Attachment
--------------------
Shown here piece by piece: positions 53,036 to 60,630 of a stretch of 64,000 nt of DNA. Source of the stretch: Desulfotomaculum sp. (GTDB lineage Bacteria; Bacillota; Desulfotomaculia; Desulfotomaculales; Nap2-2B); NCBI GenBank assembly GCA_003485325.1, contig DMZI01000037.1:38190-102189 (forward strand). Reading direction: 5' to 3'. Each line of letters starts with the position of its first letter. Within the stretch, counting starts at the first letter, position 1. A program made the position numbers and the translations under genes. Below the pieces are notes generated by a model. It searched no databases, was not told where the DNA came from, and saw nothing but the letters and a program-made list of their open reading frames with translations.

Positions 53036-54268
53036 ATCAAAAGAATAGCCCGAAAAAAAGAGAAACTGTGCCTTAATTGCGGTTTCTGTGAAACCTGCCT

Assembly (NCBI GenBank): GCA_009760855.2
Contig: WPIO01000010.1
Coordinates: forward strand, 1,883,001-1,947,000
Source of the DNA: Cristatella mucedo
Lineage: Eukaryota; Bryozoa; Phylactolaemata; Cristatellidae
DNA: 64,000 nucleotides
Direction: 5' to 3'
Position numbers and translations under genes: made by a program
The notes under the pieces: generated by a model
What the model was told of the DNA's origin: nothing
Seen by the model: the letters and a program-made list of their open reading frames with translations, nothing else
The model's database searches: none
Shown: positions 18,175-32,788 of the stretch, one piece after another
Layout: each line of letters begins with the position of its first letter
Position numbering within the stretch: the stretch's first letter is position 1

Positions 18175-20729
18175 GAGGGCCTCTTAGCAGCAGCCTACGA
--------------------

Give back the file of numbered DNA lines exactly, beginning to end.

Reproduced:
Shown here piece by piece: positions 53,036 to 60,630 of a stretch of 64,000 nt of DNA. Source of the stretch: Desulfotomaculum sp. (GTDB lineage Bacteria; Bacillota; Desulfotomaculia; Desulfotomaculales; Nap2-2B); NCBI GenBank assembly GCA_003485325.1, contig DMZI01000037.1:38190-102189 (forward strand). Reading direction: 5' to 3'. Each line of letters starts with the position of its first letter. Within the stretch, counting starts at the first letter, position 1. A program made the position numbers and the translations under genes. Below the pieces are notes generated by a model. It searched no databases, was not told where the DNA came from, and saw nothing but the letters and a program-made list of their open reading frames with translations.

Positions 53036-54268
53036 ATCAAAAGAATAGCCCGAAAAAAAGAGAAACTGTGCCTTAATTGCGGTTTCTGTGAAACCTGCCT

Assembly (NCBI GenBank): GCA_009760855.2
Contig: WPIO01000010.1
Coordinates: forward strand, 1,883,001-1,947,000
Source of the DNA: Cristatella mucedo
Lineage: Eukaryota; Bryozoa; Phylactolaemata; Cristatellidae
DNA: 64,000 nucleotides
Direction: 5' to 3'
Position numbers and translations under genes: made by a program
The notes under the pieces: generated by a model
What the model was told of the DNA's origin: nothing
Seen by the model: the letters and a program-made list of their open reading frames with translations, nothing else
The model's database searches: none
Shown: positions 18,175-32,788 of the stretch, one piece after another
Layout: each line of letters begins with the position of its first letter
Position numbering within the stretch: the stretch's first letter is position 1

Positions 18175-20729
18175 GAGGGCCTCTTAGCAGCAGCCTACGA